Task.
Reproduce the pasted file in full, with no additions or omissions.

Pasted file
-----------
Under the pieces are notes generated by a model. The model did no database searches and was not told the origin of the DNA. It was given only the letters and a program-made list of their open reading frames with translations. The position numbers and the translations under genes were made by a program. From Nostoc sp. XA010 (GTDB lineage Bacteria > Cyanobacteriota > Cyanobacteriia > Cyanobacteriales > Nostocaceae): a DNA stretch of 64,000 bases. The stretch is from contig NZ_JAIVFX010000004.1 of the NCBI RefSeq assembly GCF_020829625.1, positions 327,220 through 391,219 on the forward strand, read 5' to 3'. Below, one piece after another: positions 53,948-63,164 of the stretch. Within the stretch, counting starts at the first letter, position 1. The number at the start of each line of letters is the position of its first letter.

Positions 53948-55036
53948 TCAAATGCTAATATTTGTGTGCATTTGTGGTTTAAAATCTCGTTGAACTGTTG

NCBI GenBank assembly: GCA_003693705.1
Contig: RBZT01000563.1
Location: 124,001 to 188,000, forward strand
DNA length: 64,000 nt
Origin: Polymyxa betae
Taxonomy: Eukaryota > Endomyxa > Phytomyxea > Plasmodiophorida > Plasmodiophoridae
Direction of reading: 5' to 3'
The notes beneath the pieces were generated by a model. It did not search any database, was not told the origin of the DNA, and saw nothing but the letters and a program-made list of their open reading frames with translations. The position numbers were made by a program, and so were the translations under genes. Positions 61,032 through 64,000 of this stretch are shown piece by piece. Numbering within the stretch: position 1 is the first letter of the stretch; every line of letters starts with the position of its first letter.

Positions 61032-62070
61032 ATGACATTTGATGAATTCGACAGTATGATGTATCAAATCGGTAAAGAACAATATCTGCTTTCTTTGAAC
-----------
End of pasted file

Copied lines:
Under the pieces are notes generated by a model. The model did no database searches and was not told the origin of the DNA. It was given only the letters and a program-made list of their open reading frames with translations. The position numbers and the translations under genes were made by a program. From Nostoc sp. XA010 (GTDB lineage Bacteria > Cyanobacteriota > Cyanobacteriia > Cyanobacteriales > Nostocaceae): a DNA stretch of 64,000 bases. The stretch is from contig NZ_JAIVFX010000004.1 of the NCBI RefSeq assembly GCF_020829625.1, positions 327,220 through 391,219 on the forward strand, read 5' to 3'. Below, one piece after another: positions 53,948-63,164 of the stretch. Within the stretch, counting starts at the first letter, position 1. The number at the start of each line of letters is the position of its first letter.

Positions 53948-55036
53948 TCAAATGCTAATATTTGTGTGCATTTGTGGTTTAAAATCTCGTTGAACTGTTG

NCBI GenBank assembly: GCA_003693705.1
Contig: RBZT01000563.1
Location: 124,001 to 188,000, forward strand
DNA length: 64,000 nt
Origin: Polymyxa betae
Taxonomy: Eukaryota > Endomyxa > Phytomyxea > Plasmodiophorida > Plasmodiophoridae
Direction of reading: 5' to 3'
The notes beneath the pieces were generated by a model. It did not search any database, was not told the origin of the DNA, and saw nothing but the letters and a program-made list of their open reading frames with translations. The position numbers were made by a program, and so were the translations under genes. Positions 61,032 through 64,000 of this stretch are shown piece by piece. Numbering within the stretch: position 1 is the first letter of the stretch; every line of letters starts with the position of its first letter.

Positions 61032-62070
61032 ATGACATTTGATGAATTCGACAGTATGATGTATCAAATCGGTAAAGAACAATATCTGCTTTCTTTGAAC